Lib Dems hit a new poll low

Support for Clegg’s party falls to just 8 per cent – the lowest level in 20 years.

There's no chance of the coalition's tuition fees bill being defeated in the Commons this afternoon, but Nick Clegg's big day hasn't got off to a good start. The latest YouGov poll puts the Lib Dems on just 8 per cent, their lowest level of support in any survey since 1990.

As ever, one should add the caveat that this could be an outlier, but it will certainly concentrate MPs' minds ahead of the vote. Several have majorities smaller than the number of students and prospective students in their constituencies. If repeated at an election on a uniform swing, the latest figures would reduce Clegg's party to a rump of just ten seats.


Latest poll (YouGov/Sun): Labour majority of 2

It's the sense that the Lib Dems played fast and loose with the voters, rather than the decision to raise tuition fees itself, that is proving truly toxic for the party. The memory of Clegg's more-pious-than-thou act is still fresh enough for voters to be outraged by his policy reversal. As the FT's Alex Barker noted recently, the Lib Dem leader missed multiple opportunities to avoid this fate.

New Statesman poll of polls


Hung parliament, Labour 9 seats short

The Lib Dems must have known that their manifesto promise to phase out tuition fees would not survive a hung parliament. Indeed, there was every possibility that they would be forced to raise them. But still they chose to sign a specific (and highly publicised) NUS pledge for crude electoral purposes.

Clegg's subsequent decision to take "full ownership" of the coalition programme (perhaps his greatest mistake) meant that abstention was no longer a credible option. And, don't forget, a mass abstention would still have broken the election pledge to vote against any increase in fees.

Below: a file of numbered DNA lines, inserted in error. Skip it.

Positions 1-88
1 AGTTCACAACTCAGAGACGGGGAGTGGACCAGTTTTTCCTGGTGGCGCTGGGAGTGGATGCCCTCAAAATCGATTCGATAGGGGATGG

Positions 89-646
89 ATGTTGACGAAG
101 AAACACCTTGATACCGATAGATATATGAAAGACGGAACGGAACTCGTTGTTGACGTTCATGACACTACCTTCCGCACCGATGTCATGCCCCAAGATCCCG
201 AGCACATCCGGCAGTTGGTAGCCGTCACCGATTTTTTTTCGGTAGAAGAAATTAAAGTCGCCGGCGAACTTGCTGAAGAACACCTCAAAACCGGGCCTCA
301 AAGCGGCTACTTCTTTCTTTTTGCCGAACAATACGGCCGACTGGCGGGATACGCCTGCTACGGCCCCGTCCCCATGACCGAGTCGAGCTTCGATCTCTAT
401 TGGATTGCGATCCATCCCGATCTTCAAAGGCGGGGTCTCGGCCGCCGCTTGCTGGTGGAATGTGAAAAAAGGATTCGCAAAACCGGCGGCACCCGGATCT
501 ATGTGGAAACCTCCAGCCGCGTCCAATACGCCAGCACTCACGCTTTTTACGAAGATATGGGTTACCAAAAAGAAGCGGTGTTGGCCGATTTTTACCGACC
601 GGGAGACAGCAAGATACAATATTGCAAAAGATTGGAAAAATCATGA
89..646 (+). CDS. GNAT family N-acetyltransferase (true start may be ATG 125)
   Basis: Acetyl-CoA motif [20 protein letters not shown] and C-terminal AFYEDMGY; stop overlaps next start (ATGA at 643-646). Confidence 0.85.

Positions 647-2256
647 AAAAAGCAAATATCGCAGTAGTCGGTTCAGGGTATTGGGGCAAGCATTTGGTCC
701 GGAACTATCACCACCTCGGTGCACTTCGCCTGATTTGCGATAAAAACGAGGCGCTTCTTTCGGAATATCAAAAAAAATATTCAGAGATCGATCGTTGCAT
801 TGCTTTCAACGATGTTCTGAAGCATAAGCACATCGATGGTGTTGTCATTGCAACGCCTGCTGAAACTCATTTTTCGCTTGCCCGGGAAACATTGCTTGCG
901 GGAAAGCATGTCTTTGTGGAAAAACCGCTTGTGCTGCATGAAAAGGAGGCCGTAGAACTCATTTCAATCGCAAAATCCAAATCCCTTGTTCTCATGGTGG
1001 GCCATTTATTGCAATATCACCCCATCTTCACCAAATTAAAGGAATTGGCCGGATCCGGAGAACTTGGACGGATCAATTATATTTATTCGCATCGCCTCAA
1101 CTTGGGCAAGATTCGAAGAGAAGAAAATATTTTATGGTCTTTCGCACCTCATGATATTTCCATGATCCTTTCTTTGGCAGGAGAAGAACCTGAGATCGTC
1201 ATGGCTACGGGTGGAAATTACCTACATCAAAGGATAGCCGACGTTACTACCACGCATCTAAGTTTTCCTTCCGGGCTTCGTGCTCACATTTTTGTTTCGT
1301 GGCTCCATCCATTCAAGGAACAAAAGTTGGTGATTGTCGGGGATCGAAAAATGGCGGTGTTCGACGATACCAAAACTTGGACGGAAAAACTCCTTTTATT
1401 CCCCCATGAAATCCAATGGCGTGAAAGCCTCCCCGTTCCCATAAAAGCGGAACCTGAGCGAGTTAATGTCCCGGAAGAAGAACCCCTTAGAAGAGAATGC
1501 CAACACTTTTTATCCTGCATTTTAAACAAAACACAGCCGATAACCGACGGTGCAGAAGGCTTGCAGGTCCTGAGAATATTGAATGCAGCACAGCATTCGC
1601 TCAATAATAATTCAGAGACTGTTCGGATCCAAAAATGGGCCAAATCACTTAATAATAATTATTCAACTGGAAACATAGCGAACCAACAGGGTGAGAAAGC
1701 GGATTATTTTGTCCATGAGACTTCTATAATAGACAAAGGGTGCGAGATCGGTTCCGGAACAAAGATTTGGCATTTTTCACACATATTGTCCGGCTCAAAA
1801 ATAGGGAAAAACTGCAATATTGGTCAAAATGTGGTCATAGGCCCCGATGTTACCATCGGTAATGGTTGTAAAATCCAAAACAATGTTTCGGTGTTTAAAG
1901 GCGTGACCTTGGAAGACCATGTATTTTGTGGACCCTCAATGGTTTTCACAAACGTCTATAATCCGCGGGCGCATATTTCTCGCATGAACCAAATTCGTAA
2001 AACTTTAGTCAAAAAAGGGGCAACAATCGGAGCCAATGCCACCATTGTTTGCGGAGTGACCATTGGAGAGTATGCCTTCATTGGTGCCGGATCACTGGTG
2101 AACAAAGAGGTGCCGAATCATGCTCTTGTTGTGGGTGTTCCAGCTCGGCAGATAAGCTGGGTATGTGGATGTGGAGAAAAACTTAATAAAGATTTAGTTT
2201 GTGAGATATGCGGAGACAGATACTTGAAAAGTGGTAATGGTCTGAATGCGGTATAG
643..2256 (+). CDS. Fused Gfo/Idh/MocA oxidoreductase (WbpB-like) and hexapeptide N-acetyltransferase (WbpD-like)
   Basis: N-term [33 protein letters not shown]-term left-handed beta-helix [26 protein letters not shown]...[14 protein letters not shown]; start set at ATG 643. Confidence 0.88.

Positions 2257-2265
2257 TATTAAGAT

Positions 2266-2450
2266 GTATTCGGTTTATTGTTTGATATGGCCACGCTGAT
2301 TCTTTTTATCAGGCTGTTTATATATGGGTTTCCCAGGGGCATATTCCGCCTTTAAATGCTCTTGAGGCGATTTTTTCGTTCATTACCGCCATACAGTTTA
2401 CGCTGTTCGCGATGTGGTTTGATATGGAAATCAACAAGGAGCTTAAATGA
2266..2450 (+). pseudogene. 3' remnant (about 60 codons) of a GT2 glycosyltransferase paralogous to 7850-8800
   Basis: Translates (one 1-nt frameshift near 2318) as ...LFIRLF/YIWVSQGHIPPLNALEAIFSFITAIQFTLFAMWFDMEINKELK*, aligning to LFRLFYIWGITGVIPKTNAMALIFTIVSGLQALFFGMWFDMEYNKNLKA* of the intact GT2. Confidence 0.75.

The dizzying range of justifications since offered for the party's U-turn (the Greek crisis, the state of the public finances, the coalition agreement, the "progressive" nature of the new policy) has only further antagonised voters. The Lib Dems have alieanted swaths of their natural supporters. As things stand, there's little to suggest they'll win them back.

George Eaton is political editor of the New Statesman.

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Is anyone prepared to solve the NHS funding crisis?

As long as the political taboo on raising taxes endures, the service will be in financial peril. 

It has long been clear that the NHS is in financial ill-health. But today's figures, conveniently delayed until after the Conservative conference, are still stunningly bad. The service ran a deficit of £930m between April and June (greater than the £820m recorded for the whole of the 2014/15 financial year) and is on course for a shortfall of at least £2bn this year - its worst position for a generation. 

Though often described as having been shielded from austerity, owing to its ring-fenced budget, the NHS is enduring the toughest spending settlement in its history. Since 1950, health spending has grown at an average annual rate of 4 per cent, but over the last parliament it rose by just 0.5 per cent. An ageing population, rising treatment costs and the social care crisis all mean that the NHS has to run merely to stand still. The Tories have pledged to provide £10bn more for the service but this still leaves £20bn of efficiency savings required. 

Speculation is now turning to whether George Osborne will provide an emergency injection of funds in the Autumn Statement on 25 November. But the long-term question is whether anyone is prepared to offer a sustainable solution to the crisis. Health experts argue that only a rise in general taxation (income tax, VAT, national insurance), patient charges or a hypothecated "health tax" will secure the future of a universal, high-quality service. But the political taboo against increasing taxes on all but the richest means no politician has ventured into this territory. Shadow health secretary Heidi Alexander has today called for the government to "find money urgently to get through the coming winter months". But the bigger question is whether, under Jeremy Corbyn, Labour is prepared to go beyond sticking-plaster solutions. 

George Eaton is political editor of the New Statesman.